World Bicycle Day draws attention to the benefits of using the bicycle, a simple, affordable, clean and environmentally-fit sustainable means of transportation. The bicycle contributes to cleaner air and less congestion and makes education, health care and other social services more accessible to the most vulnerable populations. A sustainable transport system that promotes economic growth reduces inequalities while bolstering the fight against climate change is critical to achieving the Sustainable Development Goals. On March 15, 2022, the General Assembly adopted the resolution on integration of mainstream bicycling into public transportation systems for sustainable development. It emphasised that the bicycle is an instrument of sustainable transportation and conveys a positive message to foster sustainable consumption and production, and has a positive impact on climate.
The United Nations is adamant that everyone can help limit climate change. This can be achieved from the way we travel, to the electricity we use, the food we eat, and the things we buy, we can make a difference. The world’s roadways are clogged with vehicles, most of them burning diesel or gasoline. Walking or riding a bike instead of driving will reduce greenhouse gas emissions and help your health and fitness. It is quite unfortunate that in some societies sidewalks or designated lanes are not readily available for commuters to use. It appears that urban planners are biased towards older modes of transportation and made no accommodation for them; of course the bicycle would be classified as such.
The Jamaica Constabulary Force (JCF) states that it uses sidewalk-level police presence through bicycle patrols. These special operations units offer high-visibility and proactive community policing presence that is budget-friendly for any size department. The JCF adds that bicycles can fulfil several roles in a wider range of environments than patrol cars or SUVs, and can be used in many of the same environments as foot beats with faster response times.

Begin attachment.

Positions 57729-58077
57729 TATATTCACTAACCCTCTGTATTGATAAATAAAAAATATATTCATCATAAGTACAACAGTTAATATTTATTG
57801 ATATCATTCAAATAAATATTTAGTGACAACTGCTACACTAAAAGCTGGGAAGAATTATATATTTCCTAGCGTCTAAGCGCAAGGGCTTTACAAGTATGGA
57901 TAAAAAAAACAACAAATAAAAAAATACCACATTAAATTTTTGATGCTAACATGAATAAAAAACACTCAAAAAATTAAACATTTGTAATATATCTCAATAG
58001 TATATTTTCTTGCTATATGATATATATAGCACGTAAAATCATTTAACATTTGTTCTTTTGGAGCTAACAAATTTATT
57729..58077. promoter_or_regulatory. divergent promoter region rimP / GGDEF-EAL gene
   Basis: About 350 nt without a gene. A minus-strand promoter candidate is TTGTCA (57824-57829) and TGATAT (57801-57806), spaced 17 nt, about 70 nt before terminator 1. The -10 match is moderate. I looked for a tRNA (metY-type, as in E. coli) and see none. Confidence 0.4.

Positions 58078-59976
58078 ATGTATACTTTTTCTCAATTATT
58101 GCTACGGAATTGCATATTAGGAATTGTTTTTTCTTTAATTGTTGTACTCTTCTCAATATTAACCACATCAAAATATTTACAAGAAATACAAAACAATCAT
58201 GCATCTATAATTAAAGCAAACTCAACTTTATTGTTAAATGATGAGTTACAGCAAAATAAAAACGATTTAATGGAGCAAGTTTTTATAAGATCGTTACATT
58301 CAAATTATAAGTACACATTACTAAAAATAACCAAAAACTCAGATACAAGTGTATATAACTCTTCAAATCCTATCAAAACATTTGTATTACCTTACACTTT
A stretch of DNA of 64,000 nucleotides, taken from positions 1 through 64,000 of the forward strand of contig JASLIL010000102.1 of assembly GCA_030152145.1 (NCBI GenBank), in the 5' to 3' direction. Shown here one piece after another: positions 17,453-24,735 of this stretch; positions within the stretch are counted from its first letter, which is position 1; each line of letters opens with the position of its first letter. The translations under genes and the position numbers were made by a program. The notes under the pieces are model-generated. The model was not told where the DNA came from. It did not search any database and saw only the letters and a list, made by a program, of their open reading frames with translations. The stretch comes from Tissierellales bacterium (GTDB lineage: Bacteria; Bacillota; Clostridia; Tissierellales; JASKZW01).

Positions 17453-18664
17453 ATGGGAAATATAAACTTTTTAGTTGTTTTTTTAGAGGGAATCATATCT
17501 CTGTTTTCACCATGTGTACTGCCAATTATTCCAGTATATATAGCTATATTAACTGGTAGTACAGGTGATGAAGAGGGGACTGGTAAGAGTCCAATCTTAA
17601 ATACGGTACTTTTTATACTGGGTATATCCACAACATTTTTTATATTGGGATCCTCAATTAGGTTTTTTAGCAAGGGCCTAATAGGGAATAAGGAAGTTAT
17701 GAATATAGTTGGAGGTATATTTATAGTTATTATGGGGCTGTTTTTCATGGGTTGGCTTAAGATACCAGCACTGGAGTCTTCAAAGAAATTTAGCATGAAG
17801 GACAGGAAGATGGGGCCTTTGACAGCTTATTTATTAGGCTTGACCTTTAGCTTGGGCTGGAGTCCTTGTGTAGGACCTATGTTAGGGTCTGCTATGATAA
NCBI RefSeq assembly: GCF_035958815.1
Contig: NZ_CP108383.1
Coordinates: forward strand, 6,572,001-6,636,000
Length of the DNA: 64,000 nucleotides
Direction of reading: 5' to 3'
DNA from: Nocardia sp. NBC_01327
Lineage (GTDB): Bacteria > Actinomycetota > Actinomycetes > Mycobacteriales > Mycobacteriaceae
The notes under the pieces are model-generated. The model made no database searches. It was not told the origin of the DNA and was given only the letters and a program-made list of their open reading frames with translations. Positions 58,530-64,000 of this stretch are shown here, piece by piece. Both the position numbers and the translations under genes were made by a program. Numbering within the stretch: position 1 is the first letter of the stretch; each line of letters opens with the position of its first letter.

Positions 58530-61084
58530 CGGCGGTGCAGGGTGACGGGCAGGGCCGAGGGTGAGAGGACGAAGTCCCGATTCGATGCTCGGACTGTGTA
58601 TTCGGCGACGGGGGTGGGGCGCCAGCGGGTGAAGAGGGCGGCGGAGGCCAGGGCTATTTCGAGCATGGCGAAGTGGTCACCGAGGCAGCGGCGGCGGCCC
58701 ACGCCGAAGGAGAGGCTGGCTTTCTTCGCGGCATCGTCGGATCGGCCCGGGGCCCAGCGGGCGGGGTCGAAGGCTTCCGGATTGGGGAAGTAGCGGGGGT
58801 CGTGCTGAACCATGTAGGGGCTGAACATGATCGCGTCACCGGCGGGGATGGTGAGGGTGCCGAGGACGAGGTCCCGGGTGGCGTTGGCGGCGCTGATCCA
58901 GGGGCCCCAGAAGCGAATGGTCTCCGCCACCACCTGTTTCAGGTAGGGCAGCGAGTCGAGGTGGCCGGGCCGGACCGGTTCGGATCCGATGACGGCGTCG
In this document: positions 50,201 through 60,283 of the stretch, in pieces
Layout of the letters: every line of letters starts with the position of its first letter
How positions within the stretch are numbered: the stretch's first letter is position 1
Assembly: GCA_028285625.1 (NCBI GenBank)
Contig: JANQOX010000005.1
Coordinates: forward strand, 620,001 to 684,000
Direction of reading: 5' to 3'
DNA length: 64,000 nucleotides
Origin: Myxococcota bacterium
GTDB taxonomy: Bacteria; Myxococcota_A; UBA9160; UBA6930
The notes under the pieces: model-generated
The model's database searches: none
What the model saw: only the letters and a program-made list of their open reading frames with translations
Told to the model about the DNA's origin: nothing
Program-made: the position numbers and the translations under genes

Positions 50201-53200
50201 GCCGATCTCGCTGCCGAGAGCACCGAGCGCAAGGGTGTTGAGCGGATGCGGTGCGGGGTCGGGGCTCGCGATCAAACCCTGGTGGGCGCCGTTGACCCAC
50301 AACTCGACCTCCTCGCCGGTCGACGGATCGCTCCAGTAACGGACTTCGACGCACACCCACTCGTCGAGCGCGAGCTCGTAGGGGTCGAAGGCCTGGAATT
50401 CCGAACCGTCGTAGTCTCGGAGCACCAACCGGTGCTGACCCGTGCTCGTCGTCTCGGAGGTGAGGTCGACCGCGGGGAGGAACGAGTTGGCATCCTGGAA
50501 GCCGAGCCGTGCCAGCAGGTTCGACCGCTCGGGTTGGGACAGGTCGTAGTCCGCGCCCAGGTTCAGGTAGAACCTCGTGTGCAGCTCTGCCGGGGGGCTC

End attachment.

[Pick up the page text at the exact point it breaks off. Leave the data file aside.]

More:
These units can be a float in a parade, monitor the crowd along the route, be used in rural and urban search and rescue, provide security in dense pedestrian centres, patrol inside buildings whether a mall or apartment complex and provide highly-effective crowd control mechanisms at demonstrations. Fascinatingly, the JCF has a unit which the officers patrol solely on bicycles. Of course many Jamaicans are still divided on this issue of having police officers on bicycles. Interestingly, there is no discrimination along gendered lines as both male and female officers are included in this unit.
Cycling is often recommended as a low-impact and engaging workout for people of all ages. It is an aerobics exercise and helps strengthen your heart, blood vessels and lungs. Like other aerobic exercises, cycling can build up your muscular strength and endurance. Additionally, cycling can improve one’s mental health. Cycling can also be good for your mind. For one, it helps create positive endorphins in your brain. Given that cycling is a relatively low-impact exercise, it’s an ideal form of exercise if you have arthritis and osteoarthritis. This is because cycling does not place a lot of stress on your joints.
However, it is rather unfortunate that in Jamaica it appears that there is a lack of vision regarding the development of green spaces as well as designated parks where families can ride bicycles and have some bonding and fun together. We need to advocate for more cycling trails in the development of housing solutions as this will not only add to the aesthetics of the community but also aids in the physical well-being of all.
Wayne Campbell is an educator and social commentator with an interest in development policies as they affect culture and or gender issues.